I wrote this letter when my first son was about 6 months old. He was a fierce nurser from birth. Latched on right away and basically didn’t stop till I weaned him at 23.5 months old. This is a real letter that I actually wrote my husband while I was up late nursing our baby. It’s fuzzy now but I was probably upset with him about something stupid. I originally published this letter on my first blog. Then while nursing my second baby, I started this blog and I had a lot of the same emotions. My husband had a better understanding with our second baby but I don’t think men will ever truly understand what us mothers go through in pregnancy, childbirth, and breastfeeding.

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Mom holding baby

I also want to note that while this letter is blunt and straightforward, I wrote it with a light hearted tone. My husband is an amazing man, and he was very helpful through my pregnancies and breastfeeding our baby boys. Now that our boys are completely done breastfeeding, we have moved on to a new phase of life. I will always cherish the years I spent nursing my babies, as hard as some days were. I couldn’t have made it through without the help and support of my husband.

Dear Husband of a Breastfeeding Mom

Do you know what your wife does all day? She feeds your child WITH HER BODY. Breastfeeding is really hard work. This little creature who grew inside her for 9 months is still depending on your wife for all of its nutrition and hydration. It takes a lot of time and energy to sustain the life of a little one, and this doesn’t end at birth. After the baby comes, he or she will depend on your wife completely for all nutrition for 6 months. 

You might have heard that newborn babies nurse every 2-3 hours. This is a very loose statistic. In reality, your baby might want to nurse even more frequently for the whole first year of life. That’s right, our baby might nurse every 2-3 hours for an entire year or more. This could mean your wife spends over 4,000 HOURS nursing your baby in its first year of the baby’s life. 

Consider This Scenario

Now that you know the 2-3 hour schedule isn’t a hard and fast rule, let’s talk about what the reality of nursing a baby every 2-3 hours is really like. Please, please, PLEASE don’t be fooled into thinking this means a new mother has 2-3 hours of free time between feedings. Think about it like this:

Baby starts nursing at 10am. Baby nurses for 45 minutes. Mama tries to put baby down at 10:50 am and she is unbelievably happy that this attempt is successful. Unfortunately the success is short lived because Baby wakes up at 11 am with a dirty bum. (Note that in this 10 minute window your wife barely has time to use the bathroom and microwave her cold coffee). Mama changes the baby’s diaper and outfit because the poop got EVERYWHERE. It is now 11:10. All attempts to put Baby back down fail. Baby will want to nurse again between 12-12:30. After nursing for another 30-60 minutes, your wife will have an hour or less till her body is needed again.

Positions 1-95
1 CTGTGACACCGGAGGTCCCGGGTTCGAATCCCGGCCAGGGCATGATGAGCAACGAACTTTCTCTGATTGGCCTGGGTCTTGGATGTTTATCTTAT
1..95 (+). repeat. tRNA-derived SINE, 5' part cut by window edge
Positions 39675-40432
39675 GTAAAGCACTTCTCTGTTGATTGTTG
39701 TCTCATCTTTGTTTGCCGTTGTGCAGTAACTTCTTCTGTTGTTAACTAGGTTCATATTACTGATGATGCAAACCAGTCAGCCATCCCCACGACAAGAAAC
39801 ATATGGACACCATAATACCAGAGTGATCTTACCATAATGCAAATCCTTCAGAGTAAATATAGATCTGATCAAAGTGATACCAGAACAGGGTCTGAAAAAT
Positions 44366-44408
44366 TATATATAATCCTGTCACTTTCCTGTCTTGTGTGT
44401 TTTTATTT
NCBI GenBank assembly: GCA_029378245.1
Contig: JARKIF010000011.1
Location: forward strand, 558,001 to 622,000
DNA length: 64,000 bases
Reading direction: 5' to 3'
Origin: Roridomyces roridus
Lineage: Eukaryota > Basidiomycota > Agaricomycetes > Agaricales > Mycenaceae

In a Perfect World

In a perfect world, Mama could put Baby in an age appropriate baby holder, drink her coffee that is now cold again, start a load of laundry, clean the kitchen, vacuum the living room, and prep for dinner while baby watches happily.

I hate to break it to you, but you don’t live in a perfect world. By this time, Baby might need another diaper and/or outfit change, or might just not want to be put down. Even if your wife manages to put the baby down, she will need to feed herself so her body has what it needs to make milk. Showering might also take priority to addressing other needs around the house. Your wife is tired. She burns hundreds of calories a day making the milk that feeds your baby. The energy she uses to care for the baby’s other needs drain almost anything she has left. She is lucky to sleep 2-4 consecutive hours each night. Some nights the 2-4 hour estimate is the total amount of sleep she is able to get. 

mom nursing baby

What You Can Do To Help

Now that you have some understanding of what your wife’s day is like, here is what you can do to help:

Offer to hold the baby if she didn’t have a chance to shower or needs to catch up on sleep. Make dinner or pick up something on the way home. Pitch in around the house or at least don’t complain about the mess. Sit down with your wife and ask her what you can do to help. It might get easier as your baby gets older but it might not. Your wife is trying to do the best she can for this tiny human. Go give her a hug and kiss right now, she probably needs it. Tell her you love her frequently. Notice when she does get the house clean, gets ready, or makes dinner. The first couple years with a baby are SO draining on women physically, and this is a burden that men just don’t understand. She knows you are working hard outside the home to support her and the new life you created together, but she needs her work at home valued and supported as well. 

Sincerely, A Mom Who Breastfed